Patty's post suggests an important question:

How were the section lines determined on the topo maps? I had assumed they were from fence lines and other such evidence visible in aerial photos. That would be evidence that a land surveyor would take into consideration but would not be controlling if he found better evidence of the original survey.

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I know ths has nothing to do with benchmarks, but does any know of a way to find the coords of a specific

forest marker? I have the land parcel number and the marker number.Thanks RED INK

 

This thread has taken some interesting twists and made some assumptions.

 

First what do you mean by a forest marker, PLSS corners are located throughout most of the states west of Ohio, but they were set for all public land corners not just forest corners.

 

Second, you have what kind of a land parcel number and marker number? Private parcels can be defined by PLSS corners aliquot part corners, but most are defined by metes and bounds corner descriptions and are marked by state authority land surveyor markers. Parcels may also not be defined by a physical monument, but may simply be defined by a legal description.

 

You will have to give us more information to help you out.

 

Patty & Bill,

 

The section corners defined on USGS Topo maps were computed by the USGS based upon physical evidence on the ground and by the original GLO records to define the corners not physically found. A + on a quad does not necessarily mean that an actual corner was found, but could have been a fence intersection, pile of rocks, pipe or other physical object found on the ground and used to define a corner for the mapping purposes. These were not generally land surveyors that went out and ID'd the corners and so were not official surveys.

 

Patty,

The section corners do appear to be intersections of straight lines, but are not in fact. The lines in each direction from a section corner generally have bearing breaks between them. What Kawenah is saying is that the PLSS corners for the most part do not have high order coordinates attributed to them from any geodetic or control surveys and so they cannot be found by looking in a database. Which I agree for the most part, but the BLM has been working on the Geographic Coordinate Data Base for many years now and they have attributed geodetic positions to the PLSS corners, but these are a computed value, not an absolute value. They are based on digitizing the USGS quads for controlling the original notes and then ultimately controlling all of the corners; the problem is that if poor control is used then the computed values are just as bad if not worse. Many areas of the country are working on improving this data base and getting more accurate positions all the time.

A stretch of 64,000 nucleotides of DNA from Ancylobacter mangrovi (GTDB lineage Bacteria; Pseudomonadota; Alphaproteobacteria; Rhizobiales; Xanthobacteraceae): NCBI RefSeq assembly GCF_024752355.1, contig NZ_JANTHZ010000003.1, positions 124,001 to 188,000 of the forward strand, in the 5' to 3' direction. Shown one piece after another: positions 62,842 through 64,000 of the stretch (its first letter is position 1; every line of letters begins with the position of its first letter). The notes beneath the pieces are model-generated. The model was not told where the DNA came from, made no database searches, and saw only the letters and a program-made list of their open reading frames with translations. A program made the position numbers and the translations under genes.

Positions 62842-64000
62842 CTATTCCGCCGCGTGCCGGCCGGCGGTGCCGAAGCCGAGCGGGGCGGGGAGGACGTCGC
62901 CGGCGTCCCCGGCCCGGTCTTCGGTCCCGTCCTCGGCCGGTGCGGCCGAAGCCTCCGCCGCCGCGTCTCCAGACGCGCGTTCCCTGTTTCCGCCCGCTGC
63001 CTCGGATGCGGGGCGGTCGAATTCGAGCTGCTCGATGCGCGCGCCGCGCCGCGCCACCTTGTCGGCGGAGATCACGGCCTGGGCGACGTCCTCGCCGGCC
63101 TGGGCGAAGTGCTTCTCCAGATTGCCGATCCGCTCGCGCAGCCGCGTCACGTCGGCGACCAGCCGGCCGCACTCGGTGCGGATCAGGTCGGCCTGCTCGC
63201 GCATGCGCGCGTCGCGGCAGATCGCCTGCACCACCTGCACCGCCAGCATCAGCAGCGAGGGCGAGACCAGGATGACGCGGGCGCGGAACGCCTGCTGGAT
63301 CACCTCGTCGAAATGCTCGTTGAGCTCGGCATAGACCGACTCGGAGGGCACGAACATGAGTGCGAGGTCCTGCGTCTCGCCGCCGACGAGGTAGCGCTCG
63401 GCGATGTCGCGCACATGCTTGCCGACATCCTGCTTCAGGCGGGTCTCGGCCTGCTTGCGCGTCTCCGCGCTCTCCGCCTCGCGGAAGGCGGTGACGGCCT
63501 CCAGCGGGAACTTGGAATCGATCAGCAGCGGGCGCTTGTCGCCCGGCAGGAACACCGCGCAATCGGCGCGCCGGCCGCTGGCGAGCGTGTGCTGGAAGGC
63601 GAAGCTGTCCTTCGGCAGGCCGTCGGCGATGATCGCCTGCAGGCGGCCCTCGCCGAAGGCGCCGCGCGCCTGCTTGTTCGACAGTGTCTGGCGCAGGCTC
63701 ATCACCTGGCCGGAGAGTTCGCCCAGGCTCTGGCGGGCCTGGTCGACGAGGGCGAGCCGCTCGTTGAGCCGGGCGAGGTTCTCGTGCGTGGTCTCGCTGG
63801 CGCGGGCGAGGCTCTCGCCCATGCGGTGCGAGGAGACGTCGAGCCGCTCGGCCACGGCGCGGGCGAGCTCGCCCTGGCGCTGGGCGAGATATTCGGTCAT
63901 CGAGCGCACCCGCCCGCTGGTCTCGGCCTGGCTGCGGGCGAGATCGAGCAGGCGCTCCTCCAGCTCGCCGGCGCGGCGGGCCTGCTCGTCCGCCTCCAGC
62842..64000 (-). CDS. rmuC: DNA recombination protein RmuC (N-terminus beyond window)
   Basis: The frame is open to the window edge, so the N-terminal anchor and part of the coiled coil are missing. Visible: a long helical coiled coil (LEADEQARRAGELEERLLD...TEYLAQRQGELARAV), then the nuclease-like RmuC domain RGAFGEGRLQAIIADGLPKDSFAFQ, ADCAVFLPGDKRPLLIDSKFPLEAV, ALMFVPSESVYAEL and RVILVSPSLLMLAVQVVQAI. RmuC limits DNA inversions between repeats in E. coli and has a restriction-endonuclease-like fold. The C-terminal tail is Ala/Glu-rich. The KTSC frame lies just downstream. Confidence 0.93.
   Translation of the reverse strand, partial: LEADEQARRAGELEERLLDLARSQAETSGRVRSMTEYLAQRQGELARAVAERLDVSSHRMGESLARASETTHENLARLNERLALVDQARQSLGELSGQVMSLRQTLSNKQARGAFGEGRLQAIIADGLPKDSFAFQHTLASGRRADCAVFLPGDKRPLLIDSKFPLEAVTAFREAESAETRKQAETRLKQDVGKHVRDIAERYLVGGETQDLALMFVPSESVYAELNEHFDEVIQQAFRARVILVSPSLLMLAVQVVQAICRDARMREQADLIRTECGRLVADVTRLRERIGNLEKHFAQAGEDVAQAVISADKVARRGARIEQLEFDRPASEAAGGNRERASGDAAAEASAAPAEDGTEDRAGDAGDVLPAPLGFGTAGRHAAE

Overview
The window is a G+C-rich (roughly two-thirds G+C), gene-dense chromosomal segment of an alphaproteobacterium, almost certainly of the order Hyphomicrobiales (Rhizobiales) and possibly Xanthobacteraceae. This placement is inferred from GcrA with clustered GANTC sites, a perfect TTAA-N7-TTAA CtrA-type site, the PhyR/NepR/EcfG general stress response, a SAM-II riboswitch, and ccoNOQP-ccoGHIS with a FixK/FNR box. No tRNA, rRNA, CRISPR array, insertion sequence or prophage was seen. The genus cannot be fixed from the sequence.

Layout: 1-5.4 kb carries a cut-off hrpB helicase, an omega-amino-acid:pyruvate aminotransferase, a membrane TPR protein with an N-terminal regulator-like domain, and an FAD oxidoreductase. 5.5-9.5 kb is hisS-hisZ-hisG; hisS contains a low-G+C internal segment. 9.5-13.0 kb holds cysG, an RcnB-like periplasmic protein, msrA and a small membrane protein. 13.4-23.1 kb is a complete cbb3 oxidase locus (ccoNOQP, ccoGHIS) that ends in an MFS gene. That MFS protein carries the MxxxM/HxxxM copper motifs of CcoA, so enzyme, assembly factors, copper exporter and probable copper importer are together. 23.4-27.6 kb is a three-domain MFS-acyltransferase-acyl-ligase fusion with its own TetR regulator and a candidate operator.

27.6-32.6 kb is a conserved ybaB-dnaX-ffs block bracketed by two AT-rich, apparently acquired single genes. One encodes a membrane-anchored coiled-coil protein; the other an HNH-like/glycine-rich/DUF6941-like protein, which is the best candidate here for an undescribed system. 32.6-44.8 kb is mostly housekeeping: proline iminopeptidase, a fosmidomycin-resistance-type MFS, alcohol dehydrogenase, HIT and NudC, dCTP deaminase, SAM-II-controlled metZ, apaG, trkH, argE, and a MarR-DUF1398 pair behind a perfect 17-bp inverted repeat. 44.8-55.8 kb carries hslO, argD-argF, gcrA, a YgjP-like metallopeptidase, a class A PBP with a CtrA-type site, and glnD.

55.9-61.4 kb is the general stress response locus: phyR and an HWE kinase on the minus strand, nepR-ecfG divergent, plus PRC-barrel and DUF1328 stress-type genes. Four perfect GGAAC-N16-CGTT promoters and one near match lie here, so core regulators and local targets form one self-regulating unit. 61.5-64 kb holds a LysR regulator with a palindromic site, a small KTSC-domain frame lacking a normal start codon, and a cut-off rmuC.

So using the USGS quad for coordinates in many areas will get you very close to finding the original evidence and then as Kawenah states, using the GLO notes you can look for the original stone, post, brass cap, bearing objects or subsequent objects because much as we do with the NGS data sheet, you will have all of the information to know what you are looking for. In some areas of the country the USGS quad coordinates will be hundreds of feet from their true positions, so you do need to do your homework to find many of the PLSS corners.

 

Happy Holidays,

CallawayMT

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Topo maps are set up in Township,Section and Range.

Thus their measurements should be from the Initial Point.

Example:

This is the 5th Principal Meridian.

5TH PRINCIPAL MERIDIAN LOUISIANA PURCHASE

 

The math and numbers start out correctly.

This is where the Township,Section and Range Lines come from to start with.

Range lines run east and west from Initial Point

Range 1 West is 6 miles West of the Initial point.

Range 1 East is 6 miles East of the Initial Point.

 

That is the definition for RANGE LINES.®(RNG).

 

Township lines run North and South of the Initial Point.

Township 1 North is 6 miles North of Initial Point.

Township 1 South is 6 miles South of Initial Point.

 

That is the definition of TOWNSHIP LINES (T)(TWP).

After you have a Township 6x6 miles these are divided into 36 Sections 1-36(S)SECT).

These sections are 1x1 mile as square as can be due to the convergency of the meridians at the poles that is where the correction lines come in.

 

Now we all may or may not of heard of tent surveys.

I will let you look that one up and figure it out,pretty self explanitiory though.

 

Then Correction lines were run every 24 and in Older States 36 miles from the Initial Point.